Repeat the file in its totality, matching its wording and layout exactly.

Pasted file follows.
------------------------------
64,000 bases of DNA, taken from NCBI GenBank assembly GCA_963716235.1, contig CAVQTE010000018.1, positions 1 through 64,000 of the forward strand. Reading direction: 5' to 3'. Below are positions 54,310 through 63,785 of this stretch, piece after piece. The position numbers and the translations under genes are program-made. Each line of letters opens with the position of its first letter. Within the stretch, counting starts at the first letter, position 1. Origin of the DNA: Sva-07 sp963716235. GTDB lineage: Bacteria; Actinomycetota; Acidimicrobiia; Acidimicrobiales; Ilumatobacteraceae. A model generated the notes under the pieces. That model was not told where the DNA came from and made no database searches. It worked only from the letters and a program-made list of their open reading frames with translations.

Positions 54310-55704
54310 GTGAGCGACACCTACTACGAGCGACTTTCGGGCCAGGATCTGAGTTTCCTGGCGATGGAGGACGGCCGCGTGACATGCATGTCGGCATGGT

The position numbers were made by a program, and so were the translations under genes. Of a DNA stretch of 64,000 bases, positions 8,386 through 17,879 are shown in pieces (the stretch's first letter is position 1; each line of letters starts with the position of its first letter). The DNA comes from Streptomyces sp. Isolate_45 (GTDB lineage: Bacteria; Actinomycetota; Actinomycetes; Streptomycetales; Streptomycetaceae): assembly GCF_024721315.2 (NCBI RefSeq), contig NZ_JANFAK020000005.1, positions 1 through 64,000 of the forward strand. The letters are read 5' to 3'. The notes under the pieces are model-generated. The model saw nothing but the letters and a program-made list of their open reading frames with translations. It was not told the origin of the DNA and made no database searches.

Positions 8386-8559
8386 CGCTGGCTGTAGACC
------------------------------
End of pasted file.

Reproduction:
64,000 bases of DNA, taken from NCBI GenBank assembly GCA_963716235.1, contig CAVQTE010000018.1, positions 1 through 64,000 of the forward strand. Reading direction: 5' to 3'. Below are positions 54,310 through 63,785 of this stretch, piece after piece. The position numbers and the translations under genes are program-made. Each line of letters opens with the position of its first letter. Within the stretch, counting starts at the first letter, position 1. Origin of the DNA: Sva-07 sp963716235. GTDB lineage: Bacteria; Actinomycetota; Acidimicrobiia; Acidimicrobiales; Ilumatobacteraceae. A model generated the notes under the pieces. That model was not told where the DNA came from and made no database searches. It worked only from the letters and a program-made list of their open reading frames with translations.

Positions 54310-55704
54310 GTGAGCGACACCTACTACGAGCGACTTTCGGGCCAGGATCTGAGTTTCCTGGCGATGGAGGACGGCCGCGTGACATGCATGTCGGCATGGT

The position numbers were made by a program, and so were the translations under genes. Of a DNA stretch of 64,000 bases, positions 8,386 through 17,879 are shown in pieces (the stretch's first letter is position 1; each line of letters starts with the position of its first letter). The DNA comes from Streptomyces sp. Isolate_45 (GTDB lineage: Bacteria; Actinomycetota; Actinomycetes; Streptomycetales; Streptomycetaceae): assembly GCF_024721315.2 (NCBI RefSeq), contig NZ_JANFAK020000005.1, positions 1 through 64,000 of the forward strand. The letters are read 5' to 3'. The notes under the pieces are model-generated. The model saw nothing but the letters and a program-made list of their open reading frames with translations. It was not told the origin of the DNA and made no database searches.

Positions 8386-8559
8386 CGCTGGCTGTAGACC